The day after Lori made his blog statement, and the same day that Chaput released his, one Kevin “Coach” Collins posts at the Free Republic website with a headline screaming, "Connecticut’s Homosexuals open a final push to destroy the Catholic Church” (here). In elegant prose and with impeccable logic, “Coach” Kevin nails the homosexual conspiracy lurking behind proposed legislation to add lay folks to financial oversight committees in Catholic parishes as follows:

Since this is a blatant violation of the doctrine of separation of Church and State, and clearly at odds with the 1st and 14th Amendments and is a bill of attainder, it begs the questions: Why would this bill be introduced and cui bono (who benefits)?

Research has provided some possible answers.

Why would anyone back this bill?

Connecticut based gay website, G.A.Y. (Good as You) said this about McDonald and Lawlor:

“The two co-sponsors of the bill, Andrew McDonald and Michael Lawlor, are both practicing homosexuals. While cloaked in the garment of demanding fiscal transparency, the real doctrinal intention of the bill is unmistakable.” Now WHAT could that mean?

These two have also joined forces to introduce and push the state’s Civil Unions law. There is every reason to believe one of the possible “improvements” to the way the Catholic Church in Connecticut conducts Her operations might softening the Church’s position on gay conduct.

What else could it be?

What else, indeed? When priests embezzle huge amounts of money, and lay folks call for financial oversight of such embezzlement, look for a homosexual to be hiding somewhere in the bushes.

Despite the cogency of “Coach” Kevin’s stunning argument here, there’s a wee problem, unfortunately: he seems to have invented—totally—the quote from the Good as You website, an internet site that is not centered in Connecticut as he claims. For GAY’s response, see (here).

If you have the stomach for it, scan the blogs of the Catholic and political right this week, and see what the two good shepherds of the flock have wrought, with their cynical, ugly political use of gay human beings, gay lives, gay bodies, as political footballs in their battle to keep at bay lay oversight of Catholic parish finances. Check out the Pro Ecclesia blog, for instance, and you’ll read a huge WEB ALERT stating,

Senate Bill 1098 was introduced by Lawlor and McDonald (both homosexual activists) as a political ploy and distraction in order to pass Senate Bill 899 with minimal opposition! SB 899 goes far beyond the codification of the Kerrigan decision imposing same –sex marriage in CT. The goal of SB 899 is to strip away important statutory protections in order to pave the way for the eventual state mandated infusion of ‘gay positive’ themes into the public school curriculum. STOP SECTION 17!! (here).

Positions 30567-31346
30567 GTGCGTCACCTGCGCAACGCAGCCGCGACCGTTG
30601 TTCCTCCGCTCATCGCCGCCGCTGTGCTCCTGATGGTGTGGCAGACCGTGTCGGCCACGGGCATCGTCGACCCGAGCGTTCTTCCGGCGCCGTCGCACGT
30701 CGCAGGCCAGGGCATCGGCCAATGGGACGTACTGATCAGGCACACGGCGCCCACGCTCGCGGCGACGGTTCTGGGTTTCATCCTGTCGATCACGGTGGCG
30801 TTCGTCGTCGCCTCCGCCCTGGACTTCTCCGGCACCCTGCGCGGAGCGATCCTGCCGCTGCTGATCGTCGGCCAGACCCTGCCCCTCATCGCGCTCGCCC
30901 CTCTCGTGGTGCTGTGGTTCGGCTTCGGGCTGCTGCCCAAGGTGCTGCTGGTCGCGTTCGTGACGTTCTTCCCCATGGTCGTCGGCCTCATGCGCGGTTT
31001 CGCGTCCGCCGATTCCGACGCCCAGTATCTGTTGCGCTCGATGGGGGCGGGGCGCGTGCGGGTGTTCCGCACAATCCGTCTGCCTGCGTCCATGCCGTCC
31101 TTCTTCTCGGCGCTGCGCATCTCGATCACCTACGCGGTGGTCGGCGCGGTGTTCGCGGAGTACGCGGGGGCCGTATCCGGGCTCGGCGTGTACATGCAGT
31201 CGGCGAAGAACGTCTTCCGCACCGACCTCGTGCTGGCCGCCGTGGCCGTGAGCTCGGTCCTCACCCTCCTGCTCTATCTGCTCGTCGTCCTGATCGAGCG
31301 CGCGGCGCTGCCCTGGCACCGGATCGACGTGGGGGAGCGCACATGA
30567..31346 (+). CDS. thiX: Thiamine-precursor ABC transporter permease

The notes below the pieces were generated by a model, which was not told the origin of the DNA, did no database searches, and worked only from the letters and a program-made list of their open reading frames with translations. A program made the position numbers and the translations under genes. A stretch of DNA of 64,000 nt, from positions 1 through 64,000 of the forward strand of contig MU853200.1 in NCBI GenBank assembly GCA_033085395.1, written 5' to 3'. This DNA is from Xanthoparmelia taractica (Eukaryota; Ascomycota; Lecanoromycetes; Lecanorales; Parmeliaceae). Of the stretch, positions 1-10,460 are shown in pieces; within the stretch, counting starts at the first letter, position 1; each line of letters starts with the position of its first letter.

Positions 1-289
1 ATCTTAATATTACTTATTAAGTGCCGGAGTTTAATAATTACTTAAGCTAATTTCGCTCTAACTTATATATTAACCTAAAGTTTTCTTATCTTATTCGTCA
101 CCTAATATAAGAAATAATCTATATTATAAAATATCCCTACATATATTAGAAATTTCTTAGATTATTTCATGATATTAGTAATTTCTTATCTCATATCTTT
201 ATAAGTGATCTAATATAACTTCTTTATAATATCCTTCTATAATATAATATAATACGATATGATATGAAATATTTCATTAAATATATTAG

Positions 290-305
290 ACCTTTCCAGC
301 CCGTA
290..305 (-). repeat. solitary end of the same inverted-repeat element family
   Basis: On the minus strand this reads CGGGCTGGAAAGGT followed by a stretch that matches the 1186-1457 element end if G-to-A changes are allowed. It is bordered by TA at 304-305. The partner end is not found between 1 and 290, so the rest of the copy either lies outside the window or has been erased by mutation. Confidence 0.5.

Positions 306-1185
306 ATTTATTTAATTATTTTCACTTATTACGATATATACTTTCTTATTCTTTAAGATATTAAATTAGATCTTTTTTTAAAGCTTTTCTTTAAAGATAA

Head back over to Chaput’s Catholic News Agency site and look at the threads commenting on articles about the Connecticut situation and you’ll read one from one Ron Pichlik, “This is nothing short of an attempt by the liberal, homosexual and secular agenda to try to put the Church in its' [sic] place (here). Homosexuals and liberals and secularists all working together to do in the poor, embattled church . . . .

Go to the website of the National Catholic Reporter and read the article to which I linked previously, discussing the Connecticut case, and you’ll see one CHAYNES linking the homosexual conspiracy to National Catholic Reporter itself: “The bill was provided to the homosexual activists by Gallagher, the NCR's writer” (here).

It’s open season on the gays right now. And Catholic bishops are leading the way. Though the bill that never even made it to the legislative floor in Connecticut had nothing at all to do with gay issues, Bishops Lori and Chaput have not hesitated to play the homosexual conspiracy card, in their zeal to keep lay noses out of parish and diocesan fiscal records.

John McNeill is right, prophetically so. The more we see the structures of the homophobic, patriarchal church and the homophobic, patriarchal culture on which it depends cracking under the weight of their own corruption, the more likely we are to see a new backlash against gay human beings. We will see new attempts of those structures to blame gay human beings for what the leaders of those structures have themselves wrought.

We will see renewed attempts to play the gay scapegoat card when anyone seeks to hold those leaders accountable for their mismanagement of institutions, for their corruption, for their lies. And we will see those attempts working: the hatred that Lori and Chaput whipped up had a strong effect on what happened to the bill in the Connecticut legislature. They succeeded in turning that bill back in its tracks.

And now liberals, National Catholic Reporter, Voice of the Faithful—all kinds of other innocent bystanders—are being linked to the dark homosexual conspiracy behind the bill. Rub shoulders with us who are gay, and expect to be tarred with a mighty big and mighty wicked brush.

And if you think that this hate mongering is inadvisable, unChristian, and destructive to our social fabric, then please get to work. Because we’re going to see it get worse before it gets better, and lots of people who do not deserve to be hurt are going to be seriously damaged, in the name of Christ, before we stop it.